Hearing the youth voice

1 November 2022

Young people make up around a fifth of Victoria’s population, with ambitions and aspirations that MPs increasingly understand they must pay attention to.

'The onus is on MPs to listen to young people… doesn’t matter which party you are from,' says Matthew Bach, Legislative Council Member for the Eastern Metropolitan Region.

It’s a statement that reflects a growing recognition among MPs about the importance of listening to youth voices in a state where 1.2 million people are aged between 12 and 25 years.

Characterisations of disengagement and disinterest have often stigmatised young people during their journeys and endeavours as democratic citizens. But this stigma is fast becoming sidelined as parliament looks for new ways to encourage young people to get involved.

'The relationship between young people and MPs isn’t necessarily there yet,' says Member for Prahran in the Legislative Assembly, Sam Hibbins. 'It’s a real opportunity, but a real challenge as well.'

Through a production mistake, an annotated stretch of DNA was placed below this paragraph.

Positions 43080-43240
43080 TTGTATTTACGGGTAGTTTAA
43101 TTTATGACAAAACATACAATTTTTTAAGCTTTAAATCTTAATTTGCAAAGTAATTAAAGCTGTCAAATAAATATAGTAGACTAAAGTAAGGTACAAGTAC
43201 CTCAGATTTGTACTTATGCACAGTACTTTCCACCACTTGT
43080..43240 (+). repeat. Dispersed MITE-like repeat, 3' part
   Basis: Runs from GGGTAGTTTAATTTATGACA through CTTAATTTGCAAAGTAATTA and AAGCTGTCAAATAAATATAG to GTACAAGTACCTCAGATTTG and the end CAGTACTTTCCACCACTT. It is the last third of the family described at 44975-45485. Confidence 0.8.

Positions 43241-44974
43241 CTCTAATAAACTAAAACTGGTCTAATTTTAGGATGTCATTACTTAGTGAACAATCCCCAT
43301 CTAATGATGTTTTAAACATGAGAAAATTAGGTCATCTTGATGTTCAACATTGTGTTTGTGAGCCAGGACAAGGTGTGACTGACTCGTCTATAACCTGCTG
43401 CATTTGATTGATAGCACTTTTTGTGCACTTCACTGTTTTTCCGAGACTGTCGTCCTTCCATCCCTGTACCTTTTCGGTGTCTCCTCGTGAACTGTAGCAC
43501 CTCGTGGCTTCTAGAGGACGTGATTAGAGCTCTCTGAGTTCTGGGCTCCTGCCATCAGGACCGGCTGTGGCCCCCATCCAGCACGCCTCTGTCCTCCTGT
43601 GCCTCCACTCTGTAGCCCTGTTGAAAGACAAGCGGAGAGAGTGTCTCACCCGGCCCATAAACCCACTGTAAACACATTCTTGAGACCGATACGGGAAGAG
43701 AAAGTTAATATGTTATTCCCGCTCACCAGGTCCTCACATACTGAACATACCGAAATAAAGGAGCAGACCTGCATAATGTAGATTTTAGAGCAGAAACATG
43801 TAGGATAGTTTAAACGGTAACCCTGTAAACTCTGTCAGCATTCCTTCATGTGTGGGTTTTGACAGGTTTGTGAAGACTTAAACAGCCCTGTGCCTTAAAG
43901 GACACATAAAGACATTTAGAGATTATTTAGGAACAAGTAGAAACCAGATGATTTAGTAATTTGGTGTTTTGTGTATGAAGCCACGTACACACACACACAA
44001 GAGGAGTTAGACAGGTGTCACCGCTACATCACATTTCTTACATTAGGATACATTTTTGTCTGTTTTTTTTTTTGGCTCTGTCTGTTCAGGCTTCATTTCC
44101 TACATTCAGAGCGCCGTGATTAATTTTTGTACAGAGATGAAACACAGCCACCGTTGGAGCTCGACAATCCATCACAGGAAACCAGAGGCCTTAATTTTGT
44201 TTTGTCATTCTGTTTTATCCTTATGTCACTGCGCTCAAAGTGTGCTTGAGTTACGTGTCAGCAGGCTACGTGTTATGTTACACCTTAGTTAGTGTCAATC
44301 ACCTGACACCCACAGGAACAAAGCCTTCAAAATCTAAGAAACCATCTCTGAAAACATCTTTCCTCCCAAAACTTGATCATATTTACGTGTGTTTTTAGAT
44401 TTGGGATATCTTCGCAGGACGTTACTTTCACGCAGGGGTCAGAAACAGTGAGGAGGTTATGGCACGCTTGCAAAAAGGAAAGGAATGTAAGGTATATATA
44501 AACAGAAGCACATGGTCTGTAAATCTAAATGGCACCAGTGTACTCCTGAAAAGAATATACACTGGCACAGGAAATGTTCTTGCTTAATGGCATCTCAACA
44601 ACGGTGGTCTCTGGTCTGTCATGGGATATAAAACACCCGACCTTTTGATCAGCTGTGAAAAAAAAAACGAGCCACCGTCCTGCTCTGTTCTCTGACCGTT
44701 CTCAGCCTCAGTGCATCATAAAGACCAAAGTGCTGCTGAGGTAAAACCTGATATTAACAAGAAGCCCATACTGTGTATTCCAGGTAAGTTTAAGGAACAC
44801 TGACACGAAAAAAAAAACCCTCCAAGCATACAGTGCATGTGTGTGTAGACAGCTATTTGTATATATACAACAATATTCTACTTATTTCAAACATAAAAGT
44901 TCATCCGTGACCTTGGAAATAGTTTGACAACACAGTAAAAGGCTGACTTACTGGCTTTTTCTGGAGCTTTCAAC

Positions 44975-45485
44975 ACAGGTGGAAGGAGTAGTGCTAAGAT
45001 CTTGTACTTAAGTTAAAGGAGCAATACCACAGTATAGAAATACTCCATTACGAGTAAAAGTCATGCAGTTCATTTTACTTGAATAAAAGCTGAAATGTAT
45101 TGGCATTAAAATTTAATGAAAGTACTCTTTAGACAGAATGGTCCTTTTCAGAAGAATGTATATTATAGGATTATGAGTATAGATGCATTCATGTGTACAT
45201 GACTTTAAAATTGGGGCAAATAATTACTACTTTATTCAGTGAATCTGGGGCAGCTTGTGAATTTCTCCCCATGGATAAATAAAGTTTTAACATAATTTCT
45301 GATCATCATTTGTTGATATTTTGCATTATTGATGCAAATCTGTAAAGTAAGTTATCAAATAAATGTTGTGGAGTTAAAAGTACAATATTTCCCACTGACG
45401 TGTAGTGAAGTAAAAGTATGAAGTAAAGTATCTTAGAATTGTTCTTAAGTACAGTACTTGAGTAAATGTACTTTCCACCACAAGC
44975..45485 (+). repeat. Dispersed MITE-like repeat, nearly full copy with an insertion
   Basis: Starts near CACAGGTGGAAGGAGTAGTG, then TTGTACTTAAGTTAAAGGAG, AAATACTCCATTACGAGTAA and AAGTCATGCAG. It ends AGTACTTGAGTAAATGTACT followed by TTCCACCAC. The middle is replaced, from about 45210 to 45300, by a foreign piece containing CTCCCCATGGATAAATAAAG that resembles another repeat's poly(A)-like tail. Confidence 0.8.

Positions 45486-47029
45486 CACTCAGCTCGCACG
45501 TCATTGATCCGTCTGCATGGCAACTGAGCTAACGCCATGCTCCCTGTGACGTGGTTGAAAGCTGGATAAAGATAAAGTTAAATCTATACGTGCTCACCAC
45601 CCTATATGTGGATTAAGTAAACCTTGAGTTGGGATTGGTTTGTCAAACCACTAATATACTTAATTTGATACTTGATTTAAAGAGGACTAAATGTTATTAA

According to Hibbins, the first step is asking young people how they would like to be engaged.

'It's about how we make that first step, breaking down the gap,' he says. 'Otherwise, I’m coming up with ideas that may not resonate.'

After 20 years in parliament, retiring MP Danielle Green, the Member for Yan Yean, believes the key is to be approachable, particularly to young people.

'I remember older people saying they wanted to listen to young people, when really, in the end, they didn’t,' she recalls.

'So much has changed since I was young, but the principle is the same, they want to be heard and taken seriously,' she says of today’s youth.

Green, armed with anecdotes of past experiences, has had students from schools and universities come to her about a concern and has taken them into parliament to meet ministers. She even mentored a young boy in her constituency to create and understand a petition.

'He was about thirteen or fourteen,' she recalls. 'He wanted a skate park.'